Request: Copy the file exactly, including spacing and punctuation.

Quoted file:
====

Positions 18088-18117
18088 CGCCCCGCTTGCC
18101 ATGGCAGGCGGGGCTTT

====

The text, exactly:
Positions 18088-18117
18088 CGCCCCGCTTGCC
18101 ATGGCAGGCGGGGCTTT